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Landscape ecologist studies human dimensions in natural resource management

Anita Morzillo

Anita Morzillo

The research of Anita Morzillo, assistant professor in the Department of Natural Resources and the Environment, incorporates the social sciences into natural resource management. She studies human dimensions of natural resources, a field that seeks to determine how people value, use and make decisions about the environment. Such knowledge may help to create open communication and facilitate effective planning and management by engaging the public and stakeholders in the decision-making process. Her work has primarily focused on wildlife, forests, water resources, urban ecosystems and outdoor recreation.

Dr. Morzillo uses an interdisciplinary approach, integrating areas such as landscape ecology, GIS, remote sensing and social psychology with the study of natural resource management. “My goal is to determine the factors that influence people in making decisions about natural resources,” she says. “There are many variables to tease apart and I enjoy the challenge of that.” Working at the crossroads of natural and social science disciplines necessitates partnerships, has lead Morzillo to numerous collaborations in other colleges, businesses and countries. (more…)

Cornucopiafest 2016

Cornucopiafest 2016

CAHNR in the news

WP_20160415_12_08_27_ProSome of CAHNR’s people, places and programs made the news recently. Select the bold text names to see the articles. The roman text links go to additional information.

The Washington Post. 7-1-16. Ran an article about payday loans authored by Nathan Fiala. Assistant Professor Fiala is in the Department of Agricultural and Resource Economics.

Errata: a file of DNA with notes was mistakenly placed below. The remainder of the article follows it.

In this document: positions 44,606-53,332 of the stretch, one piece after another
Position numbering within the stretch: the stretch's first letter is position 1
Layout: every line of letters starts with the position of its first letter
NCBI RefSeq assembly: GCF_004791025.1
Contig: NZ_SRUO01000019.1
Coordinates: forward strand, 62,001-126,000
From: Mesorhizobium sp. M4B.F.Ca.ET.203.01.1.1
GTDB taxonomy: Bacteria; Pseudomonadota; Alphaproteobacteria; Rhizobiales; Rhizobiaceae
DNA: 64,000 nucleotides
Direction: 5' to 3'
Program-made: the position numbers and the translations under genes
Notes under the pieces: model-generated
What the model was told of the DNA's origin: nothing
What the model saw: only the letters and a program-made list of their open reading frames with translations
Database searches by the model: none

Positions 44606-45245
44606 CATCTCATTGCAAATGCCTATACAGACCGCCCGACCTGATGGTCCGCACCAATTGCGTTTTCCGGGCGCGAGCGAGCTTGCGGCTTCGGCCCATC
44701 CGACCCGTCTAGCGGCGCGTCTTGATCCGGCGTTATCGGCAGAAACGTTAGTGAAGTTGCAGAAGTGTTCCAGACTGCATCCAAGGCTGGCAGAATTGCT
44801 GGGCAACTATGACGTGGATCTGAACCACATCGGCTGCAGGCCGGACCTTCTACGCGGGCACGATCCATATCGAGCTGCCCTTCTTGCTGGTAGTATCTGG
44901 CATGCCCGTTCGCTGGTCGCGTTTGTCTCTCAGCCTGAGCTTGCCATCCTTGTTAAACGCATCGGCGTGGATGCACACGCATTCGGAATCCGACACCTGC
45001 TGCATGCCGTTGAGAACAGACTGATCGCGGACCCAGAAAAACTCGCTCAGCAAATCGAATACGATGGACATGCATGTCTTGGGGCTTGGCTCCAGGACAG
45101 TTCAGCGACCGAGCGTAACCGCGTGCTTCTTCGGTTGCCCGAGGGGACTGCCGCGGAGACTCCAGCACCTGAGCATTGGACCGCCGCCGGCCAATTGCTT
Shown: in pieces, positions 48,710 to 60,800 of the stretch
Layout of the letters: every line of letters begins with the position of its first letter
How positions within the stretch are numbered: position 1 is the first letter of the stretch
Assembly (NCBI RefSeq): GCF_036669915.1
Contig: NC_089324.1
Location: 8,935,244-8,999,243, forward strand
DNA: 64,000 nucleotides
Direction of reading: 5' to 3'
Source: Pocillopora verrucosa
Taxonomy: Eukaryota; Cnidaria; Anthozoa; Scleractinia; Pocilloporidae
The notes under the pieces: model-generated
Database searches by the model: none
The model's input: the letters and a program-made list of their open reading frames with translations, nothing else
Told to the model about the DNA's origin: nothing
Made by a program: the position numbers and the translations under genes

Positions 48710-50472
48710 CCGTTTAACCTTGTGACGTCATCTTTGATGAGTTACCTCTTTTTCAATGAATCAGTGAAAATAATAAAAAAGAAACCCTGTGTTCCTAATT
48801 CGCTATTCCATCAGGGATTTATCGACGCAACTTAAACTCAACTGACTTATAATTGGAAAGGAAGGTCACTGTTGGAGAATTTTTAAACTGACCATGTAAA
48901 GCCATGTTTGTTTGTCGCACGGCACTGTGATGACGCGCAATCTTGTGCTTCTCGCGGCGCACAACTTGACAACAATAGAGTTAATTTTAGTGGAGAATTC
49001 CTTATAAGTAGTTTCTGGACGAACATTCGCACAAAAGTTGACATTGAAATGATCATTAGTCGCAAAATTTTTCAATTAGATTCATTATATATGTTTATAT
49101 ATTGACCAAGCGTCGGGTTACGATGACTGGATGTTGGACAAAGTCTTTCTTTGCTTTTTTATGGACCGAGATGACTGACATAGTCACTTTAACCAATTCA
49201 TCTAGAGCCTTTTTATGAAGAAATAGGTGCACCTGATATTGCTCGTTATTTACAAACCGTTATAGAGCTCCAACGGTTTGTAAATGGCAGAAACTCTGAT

The Daily Campus. 9-14-16. Reported on an on-campus event “Close to Home: Connecticut-Based Efforts to Reduce Food Waste.” This lecture aimed to increase awareness food waste issues. Cameron Faustman, CAHNR’s Associate Dean for Academic Programs and Associate Dean for Research, was quoted in the article.

Hartford Courant. 9-14-16. Posted a video of Extension Educator Chester Arnold who was talking about a satellite technology survey that shows lawn grass as the fastest growing portion of the Connecticut landscape. The survey was done by the Center for Land Use Education and Research (CLEAR). Arnold is co-founder of CLEAR. (more…)

Historical image of the week

Canning Class At Connecticut Agricultural College

Canning Class At Connecticut Agricultural College. 1915. From the Archives & Special Collections at the Thomas J. Dodd Research Center, University of Connecticut Libraries.

Meet undergraduate Rachel Hume

Rachel Hume

Rachel Hume

Rachel Hume is a senior undergraduate student majoring in natural resources. A Mystic resident, she enjoys hiking, gardening and the outdoors. Rachel also is a recipient of the Difference Maker’s Scholarship. She works at the Spring Valley Student Farm and hopes to travel the world when she graduates. Here is what she said about her experiences as a CAHNR student.

What attracted you to UConn? I started at Three Rivers Community College for my associate’s degree, in order to get my general education requirement completed. I knew I wanted to work with the environment, but I was not sure what I wanted my major to be. Since the credits automatically transferred to UConn, I decided that that I could figure out what I wanted to do in the meantime.

What is your major, and why did you choose it? I am a natural resources major, with a focus in climate and water resources. I originally wanted to go into either marine biology or environmental engineering, but then, after a few chemistry classes, I realized math was not for me. I really like the environment and being outside, and I wanted my work to be primarily out in the field instead of working in a laboratory or at a desk. I was drawn to a degree in natural resources because it allows for a large diversity of career options and graduate school research.